Two theaters stage unflinching plays

Aurora Fox, Curious productions provide cause for contemplation


The Aurora Fox is presenting “Hooded or Being Black for Dummies” by Tearrance Arvelle Chisholm, while Curious Theatre stages “Gloria” by Brandon Jacobs-Jenkins. Both playwrights are award-winning, highly skilled, prolific black writers who have Julliard connections and a number of recent plays produced.

Regional premieres, both plays address social issues and are very much worth a visit — and contemplation afterwards. (Be warned: guns appear in both ...)

• “Gloria” opens in a competitive magazine publishing office, where four desks are occupied by Dean, Kendra, Ani and Miles — the intern who is about to leave. Snarky conversation ensues as competitive writers talk shop and gossip. It seems that Gloria, who also works in this office, had a party last weekend and Dean was the only one who showed up.

Director Chip Walton and associate director Jada Suzanne Dixon have worked with a skilled cast to look at the range of personalities in each of three acts (most play several parts) and the range of possible responses to a tragedy. Of course, writing a book about what happened is an expected outcome.

Several of these folks are in that process. Is it OK to profit from a tragedy? Who will get published first? How do you deal with a traumatic event?

Desiree Mee Jung plays the harsh, super-competitive Kendra in Act 1 and the boss, Jenna, in Act 2, while Brian Landis Folkins, the fact checke/boss in Act 1, becomes the newly hired low-level employee later — he stands out in both situations.

Candace Joyce plays editor Nan in Act 2 after starting out as conflicted Gloria. Brian Kusic (Dean/Devin) is argumentative and hung over, but draws one’s sympathy for his frustration. He voices opinions that lead us along in forming judgments ... Rakeem Lawrence, who plays Miles the intern at first and a Starbucks guy in Act 2, progresses to VP Rashaad in a TV/film studio in Act 3, when the story, of course, goes to film. Sydnee Fullmer plays Ani/Sasha/Callie — all more likable characters ...

Kusic commented that the playwright was specific in saying which characters were to be played by the same actor. The audience gets mini pictures of today’s society — none especially inviting.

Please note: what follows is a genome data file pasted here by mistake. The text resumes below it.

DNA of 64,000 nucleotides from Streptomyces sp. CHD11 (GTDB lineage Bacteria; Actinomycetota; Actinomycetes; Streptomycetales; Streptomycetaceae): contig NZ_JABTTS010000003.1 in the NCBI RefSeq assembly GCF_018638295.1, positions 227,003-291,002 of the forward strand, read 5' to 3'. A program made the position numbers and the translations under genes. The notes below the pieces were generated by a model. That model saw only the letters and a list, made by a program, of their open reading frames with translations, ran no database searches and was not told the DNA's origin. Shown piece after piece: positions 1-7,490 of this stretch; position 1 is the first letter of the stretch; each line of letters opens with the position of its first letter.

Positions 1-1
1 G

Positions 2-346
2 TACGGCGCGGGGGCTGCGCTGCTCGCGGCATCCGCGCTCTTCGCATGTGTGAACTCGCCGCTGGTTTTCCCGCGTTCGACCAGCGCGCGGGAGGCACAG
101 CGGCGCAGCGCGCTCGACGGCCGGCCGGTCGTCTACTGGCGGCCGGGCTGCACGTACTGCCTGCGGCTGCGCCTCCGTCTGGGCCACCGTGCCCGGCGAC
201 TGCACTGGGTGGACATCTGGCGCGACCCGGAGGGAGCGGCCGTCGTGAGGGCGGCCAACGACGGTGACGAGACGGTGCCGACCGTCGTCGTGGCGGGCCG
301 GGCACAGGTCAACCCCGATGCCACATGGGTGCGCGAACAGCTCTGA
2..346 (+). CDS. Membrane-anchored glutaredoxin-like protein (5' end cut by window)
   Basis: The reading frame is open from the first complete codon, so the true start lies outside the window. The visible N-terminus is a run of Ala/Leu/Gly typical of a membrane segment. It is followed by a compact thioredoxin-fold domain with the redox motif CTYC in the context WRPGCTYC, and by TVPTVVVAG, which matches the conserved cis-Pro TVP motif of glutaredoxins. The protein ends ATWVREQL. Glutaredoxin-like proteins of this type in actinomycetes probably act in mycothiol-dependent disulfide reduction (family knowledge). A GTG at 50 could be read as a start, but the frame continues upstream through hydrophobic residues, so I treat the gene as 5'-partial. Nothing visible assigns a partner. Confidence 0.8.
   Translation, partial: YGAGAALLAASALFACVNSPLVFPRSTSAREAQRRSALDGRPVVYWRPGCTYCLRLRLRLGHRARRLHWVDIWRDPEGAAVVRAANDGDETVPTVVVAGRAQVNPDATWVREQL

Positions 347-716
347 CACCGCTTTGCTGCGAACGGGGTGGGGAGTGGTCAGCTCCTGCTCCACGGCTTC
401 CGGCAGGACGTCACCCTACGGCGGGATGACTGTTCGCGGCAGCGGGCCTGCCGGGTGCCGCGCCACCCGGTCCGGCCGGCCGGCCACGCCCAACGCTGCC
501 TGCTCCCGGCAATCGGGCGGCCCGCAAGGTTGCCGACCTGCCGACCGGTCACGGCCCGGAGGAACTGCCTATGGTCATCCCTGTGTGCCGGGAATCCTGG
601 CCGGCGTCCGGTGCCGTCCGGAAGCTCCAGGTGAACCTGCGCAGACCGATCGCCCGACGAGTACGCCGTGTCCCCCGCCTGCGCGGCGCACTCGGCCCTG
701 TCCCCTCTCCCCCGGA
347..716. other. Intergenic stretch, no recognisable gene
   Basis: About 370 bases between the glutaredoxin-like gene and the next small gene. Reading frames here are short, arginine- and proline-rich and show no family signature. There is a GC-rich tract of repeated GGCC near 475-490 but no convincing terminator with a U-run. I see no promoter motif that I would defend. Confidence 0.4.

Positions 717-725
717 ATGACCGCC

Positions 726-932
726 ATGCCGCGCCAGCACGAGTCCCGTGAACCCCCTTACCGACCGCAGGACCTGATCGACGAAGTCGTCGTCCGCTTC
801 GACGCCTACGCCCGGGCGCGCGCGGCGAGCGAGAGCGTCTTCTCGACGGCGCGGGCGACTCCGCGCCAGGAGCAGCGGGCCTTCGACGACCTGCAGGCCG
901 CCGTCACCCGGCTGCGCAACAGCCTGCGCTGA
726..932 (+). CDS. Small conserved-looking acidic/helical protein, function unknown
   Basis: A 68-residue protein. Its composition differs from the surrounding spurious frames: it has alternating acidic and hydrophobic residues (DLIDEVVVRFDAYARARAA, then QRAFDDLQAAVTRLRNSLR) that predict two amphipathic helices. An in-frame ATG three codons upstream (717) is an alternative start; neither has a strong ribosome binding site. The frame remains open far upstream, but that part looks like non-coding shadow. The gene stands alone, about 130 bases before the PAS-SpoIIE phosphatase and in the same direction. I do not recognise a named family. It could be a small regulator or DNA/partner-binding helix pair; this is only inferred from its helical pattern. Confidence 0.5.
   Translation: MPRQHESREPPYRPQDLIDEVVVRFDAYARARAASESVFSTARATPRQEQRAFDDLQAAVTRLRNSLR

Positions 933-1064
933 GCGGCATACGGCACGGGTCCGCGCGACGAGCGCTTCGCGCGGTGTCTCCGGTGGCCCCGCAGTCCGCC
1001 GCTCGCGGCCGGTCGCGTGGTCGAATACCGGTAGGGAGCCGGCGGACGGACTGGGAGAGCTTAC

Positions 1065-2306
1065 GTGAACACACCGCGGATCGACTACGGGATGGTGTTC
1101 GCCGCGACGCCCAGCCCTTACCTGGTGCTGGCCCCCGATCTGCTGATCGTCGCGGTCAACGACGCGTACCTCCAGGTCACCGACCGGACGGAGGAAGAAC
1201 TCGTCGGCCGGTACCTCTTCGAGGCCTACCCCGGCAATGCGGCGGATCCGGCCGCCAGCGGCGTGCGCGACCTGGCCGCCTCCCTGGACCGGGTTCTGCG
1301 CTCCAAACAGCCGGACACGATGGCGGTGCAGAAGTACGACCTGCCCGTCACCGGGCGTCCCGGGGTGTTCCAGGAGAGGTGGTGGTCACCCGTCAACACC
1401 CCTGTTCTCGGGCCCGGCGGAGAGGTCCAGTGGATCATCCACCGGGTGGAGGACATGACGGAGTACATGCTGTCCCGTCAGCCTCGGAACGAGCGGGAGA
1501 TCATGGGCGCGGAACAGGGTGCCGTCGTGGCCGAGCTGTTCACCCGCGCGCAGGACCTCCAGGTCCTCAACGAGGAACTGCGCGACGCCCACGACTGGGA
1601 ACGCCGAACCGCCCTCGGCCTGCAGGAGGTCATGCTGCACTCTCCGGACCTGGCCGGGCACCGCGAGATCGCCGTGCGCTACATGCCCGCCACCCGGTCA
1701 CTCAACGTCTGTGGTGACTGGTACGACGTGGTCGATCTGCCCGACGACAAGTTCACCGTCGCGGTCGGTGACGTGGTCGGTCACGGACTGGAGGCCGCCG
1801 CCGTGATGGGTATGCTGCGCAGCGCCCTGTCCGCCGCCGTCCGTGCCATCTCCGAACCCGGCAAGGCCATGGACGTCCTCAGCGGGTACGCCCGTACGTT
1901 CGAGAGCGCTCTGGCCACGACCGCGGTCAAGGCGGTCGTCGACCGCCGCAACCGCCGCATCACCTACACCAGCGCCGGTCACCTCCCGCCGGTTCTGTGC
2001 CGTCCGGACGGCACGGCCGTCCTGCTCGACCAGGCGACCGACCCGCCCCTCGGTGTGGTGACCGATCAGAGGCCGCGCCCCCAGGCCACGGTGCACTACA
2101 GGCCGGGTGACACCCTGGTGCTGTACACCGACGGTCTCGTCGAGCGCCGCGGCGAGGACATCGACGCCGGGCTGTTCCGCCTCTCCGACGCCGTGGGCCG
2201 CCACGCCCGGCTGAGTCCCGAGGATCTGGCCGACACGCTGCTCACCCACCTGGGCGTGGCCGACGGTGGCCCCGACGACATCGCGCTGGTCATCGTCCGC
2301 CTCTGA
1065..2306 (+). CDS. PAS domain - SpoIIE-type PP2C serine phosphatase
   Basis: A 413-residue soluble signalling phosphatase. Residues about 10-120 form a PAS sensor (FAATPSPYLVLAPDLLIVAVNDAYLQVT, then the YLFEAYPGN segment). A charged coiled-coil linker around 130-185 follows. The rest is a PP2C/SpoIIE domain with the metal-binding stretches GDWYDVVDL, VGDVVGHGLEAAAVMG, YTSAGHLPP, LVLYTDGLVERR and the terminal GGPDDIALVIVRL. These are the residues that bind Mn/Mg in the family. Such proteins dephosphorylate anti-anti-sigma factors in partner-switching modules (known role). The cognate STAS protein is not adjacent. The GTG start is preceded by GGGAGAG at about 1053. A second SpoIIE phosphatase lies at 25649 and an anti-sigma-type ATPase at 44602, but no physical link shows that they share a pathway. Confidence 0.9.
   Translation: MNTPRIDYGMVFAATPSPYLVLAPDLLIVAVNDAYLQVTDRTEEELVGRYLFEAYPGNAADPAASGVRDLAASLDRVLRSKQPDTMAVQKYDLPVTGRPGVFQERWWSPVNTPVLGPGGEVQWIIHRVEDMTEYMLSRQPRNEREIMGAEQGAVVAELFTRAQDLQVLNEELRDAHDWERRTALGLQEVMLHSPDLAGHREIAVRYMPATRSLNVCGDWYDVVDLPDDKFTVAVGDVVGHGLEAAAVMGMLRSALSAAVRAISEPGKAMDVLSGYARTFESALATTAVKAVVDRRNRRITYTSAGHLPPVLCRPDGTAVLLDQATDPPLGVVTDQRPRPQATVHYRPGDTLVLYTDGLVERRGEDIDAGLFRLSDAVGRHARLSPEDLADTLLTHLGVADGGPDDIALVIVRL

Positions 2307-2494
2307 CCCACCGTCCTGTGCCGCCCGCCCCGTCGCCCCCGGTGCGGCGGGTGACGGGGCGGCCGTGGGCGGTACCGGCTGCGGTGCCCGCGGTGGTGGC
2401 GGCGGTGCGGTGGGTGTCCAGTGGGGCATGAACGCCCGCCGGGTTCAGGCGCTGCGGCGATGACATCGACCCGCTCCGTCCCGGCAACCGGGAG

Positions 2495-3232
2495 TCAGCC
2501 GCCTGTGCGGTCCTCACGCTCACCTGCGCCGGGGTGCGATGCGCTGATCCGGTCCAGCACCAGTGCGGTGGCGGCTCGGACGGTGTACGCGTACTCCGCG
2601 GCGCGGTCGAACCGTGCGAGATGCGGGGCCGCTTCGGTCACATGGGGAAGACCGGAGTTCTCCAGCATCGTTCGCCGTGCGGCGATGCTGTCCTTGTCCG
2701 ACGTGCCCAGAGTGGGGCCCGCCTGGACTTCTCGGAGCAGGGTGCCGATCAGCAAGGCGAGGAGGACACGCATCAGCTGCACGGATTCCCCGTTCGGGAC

A cynical look at a segment of society? Yes, but so very well-written and acted. Kusic called “Gloria” a “modern masterpiece” in the talk-back session that followed. There was general agreement that there was no one answer to the issues the play raises ... Kusic also commented on the especially well-put stage directions that were included in the script ... and added “it’s kind of wonderful being in a play that’s not about love or rich people.”

● After one is seated at the Aurora Fox, for “Hooded or Being Black for Dummies,” a cocky, funny Officer Borzoi (Laurence Anthony Curry) struts onstage and warns the audience he’s keeping an eye on them ... then we meet two teenage guys in a jail cell — one stretched out face down — “Trayvonning,” Marquis calls it. Marquis (A.J. Voliton) is an uptight prep school type, adopted by a white family, and Tru (Randy Chalmers) is a streetwise Baltimore kid, with very special red sneakers, who says he “was arrested for being black in the wrong place at the wrong time.” A familiar tale, unfortunately ... Marquis’ fierce white lawyer/mother Debra (Jacqueline Garcia, who also plays schoolgirl Prairie) soon appears to bail them out.

They talk through some time at Marquis’ home, at the prep school, dealing with cheerleader-type girls: Meadow (Tara Kelso), Clementine (Adeline Mann), and not-so-pleasant guys Hunter (John Hauser) and Fielder (Drew Hirschboeck) ...

Well-known Denver actress Betty Hart is director for this well-crafted play — and will play the lead in “Caroline, or Change” this spring at Aurora Fox.

Tru determines to write a guide for Marquis that will teach him how to be black — “you talk like a white person,” he tells Marquis. And he follows with instructions on posture, speech and attitude as situations arise. Funny and sad at the same time, with solid acting from beginning to end.

Marquis is interested in fellow student Clementine and romance enters the picture. Dialogue is especially well-written as this story develops and the boys become friends.

Hart says in her Director’s notes: “I invite you to lean in, laugh, love and embrace that which is uncomfortable...”

New artistic director Helen R. Murray has selected an interesting series of plays for her first season at the Aurora Fox. We look forward to returning.


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